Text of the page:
Being Different is Your Competitive Advantage

different[1]In May of this year, included some of my thoughts about how to be unforgettable. Many believe that demonstrating and promoting how or why you are “the best” is the most effective strategy to take. In the marketing and ad driven world that we live in today, “the best” message simply does not resonate. To be effective you must identify and show how you are different and how you approach challenges differently than others. Different is better than best.

When teaching personal branding, I always focus on ways that people can show how they are different. Below I have listed some of the questions you need to ask yourself when developing you brand message and identifying your key differentiators.

Determining how we are different is something that many people struggle with. This is not a surprise; it is hard to look at ourselves and be honest and realistic. We want to be the best, we want to believe we are different, but it is a challenge to identify what makes us different from competitors or simply others who are vying for the attention of potential customers. However, determining your key differentiators will allow you to identify your competitive advantages and this is critical to career and business success.

What makes you different? What makes you remarkable? What makes you interesting? Why should anyone care about you and what you do? These are compelling and important questions to ask to start this process.

In a time when we have just a few seconds to make an impression, we need to think about the messages we are projecting and their value. Your message must show how you are different and you need to consistently project this message for it to resonate.

Now we get to the big question – What makes you different? Have you ever thought about this, have you ever written it down? Get a clean sheet of paper or a blank screen on your computer and get to work now. Start with these questions:

  • What makes you different? (skills, experience, passion, commitment or creativity)
  • How do you communicate differently? (This can be in writing, in person, on video or through social posts)
  • How do you listen differently? (Do you actually listen? Many people don’t)
  • How do you ask questions differently? (Do you even ask questions or know what questions to ask?)
  • How do you follow up differently than your competitors? (A majority of small businesspeople fail to even follow up once)
  • How do you build relationships differently?
  • How do you provide value differently? (How do you go beyond the services you offer or the products you sell? What is the added value you provide?)
  • How do you empower or inspire others differently?
  • How do you do what you do for a living differently than others? (Get specific, there may be a number of reasons)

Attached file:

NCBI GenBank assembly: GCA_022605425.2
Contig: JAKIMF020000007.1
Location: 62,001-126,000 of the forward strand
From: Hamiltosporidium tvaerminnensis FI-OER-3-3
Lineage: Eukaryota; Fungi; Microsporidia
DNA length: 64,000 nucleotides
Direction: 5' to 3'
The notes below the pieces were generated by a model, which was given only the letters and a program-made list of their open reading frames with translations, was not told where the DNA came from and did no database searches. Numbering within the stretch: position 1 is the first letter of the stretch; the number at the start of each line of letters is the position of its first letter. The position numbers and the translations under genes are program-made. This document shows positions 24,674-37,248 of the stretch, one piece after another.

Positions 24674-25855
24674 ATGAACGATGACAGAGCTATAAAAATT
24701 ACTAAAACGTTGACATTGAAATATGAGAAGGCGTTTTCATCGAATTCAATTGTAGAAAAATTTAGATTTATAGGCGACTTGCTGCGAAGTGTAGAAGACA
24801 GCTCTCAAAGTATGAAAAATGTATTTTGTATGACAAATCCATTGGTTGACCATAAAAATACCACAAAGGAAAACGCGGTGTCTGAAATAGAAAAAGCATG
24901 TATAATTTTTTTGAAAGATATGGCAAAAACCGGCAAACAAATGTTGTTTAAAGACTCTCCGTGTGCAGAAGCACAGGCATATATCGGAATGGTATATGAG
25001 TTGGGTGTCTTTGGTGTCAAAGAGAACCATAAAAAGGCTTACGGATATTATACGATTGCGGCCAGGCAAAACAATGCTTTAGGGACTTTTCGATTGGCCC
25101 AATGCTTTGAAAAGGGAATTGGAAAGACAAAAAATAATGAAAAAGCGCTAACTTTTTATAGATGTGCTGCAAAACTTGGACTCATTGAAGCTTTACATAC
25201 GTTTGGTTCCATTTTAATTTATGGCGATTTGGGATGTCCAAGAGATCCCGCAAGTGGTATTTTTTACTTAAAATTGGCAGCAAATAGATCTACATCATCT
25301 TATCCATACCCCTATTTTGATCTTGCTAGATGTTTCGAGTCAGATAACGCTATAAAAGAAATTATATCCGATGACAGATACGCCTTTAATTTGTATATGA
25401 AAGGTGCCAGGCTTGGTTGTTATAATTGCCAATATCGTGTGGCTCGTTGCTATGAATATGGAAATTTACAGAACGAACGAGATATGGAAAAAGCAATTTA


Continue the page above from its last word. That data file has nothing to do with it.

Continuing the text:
• How is your leadership style different and more effective?
  • How is your ability to achieve success for your clients or for your organization different?
  • How do you show you care differently than others?

You are different and you need to think about it and have a plan for using it.

From a practical standpoint here is what you can do to move this effort forward. I have presented before many networking and business groups. Although each group is different, they share a common goal. Networking groups focus on building relationships which will generate business. Elevator speeches or introductions are a primary way people describe themselves. Unfortunately, they are often boring; too sales focused and fail to highlight why a person is different. Take a step back and think about how you do what you do differently and clearly state it.

  • Some approaches that work well include:
  • Tell a success story with an example of a winning outcome
  • Talk about a challenge that you overcame or helped a client overcome
  • Tell a story about how you went the extra mile
  • Discuss what you are passionate about in terms of business and charity
  • Relate a personal or businesses strategy that worked
  • Talk about the added value you bring to relationships
  • Tell people how you are different than competitors
  • Talk about how you empower and help

Don’t make a sales pitch, this alone will make you stand out in many groups

Are you still stuck on how or where to start?  Try this – “Hello My name is… I’m a different kind of (fill in the blank).” This is basic but it is a good place to start.

When you have the opportunity, practice and see how this approach works. Compare responses to how your pervious introduction was received. See if people mention your approach and ask others what they think of it. Do more people come up to you after?  Your elevator speech and introductions do not have to be set in stone; change them until you find what works. Practice and ask for feedback. You will also need a few versions of your intro. Have a 10-second, 30-second and one-minute versions of your elevator speech in your arsenal and ready to go.

Home Work

Write down how you are different. Start by looking at this in a big picture way then narrow it down to specific business related actions and activities, personality traits and personal approaches to life and business. Remember to focus on you and who you are, these are personal branding questions, they are not about what you sell.

For a free key Grow Your Personal Brand Personal Differentiator Questionnaire, email

By Bill Corbett

Corbett Public Relations Long Island and the World 




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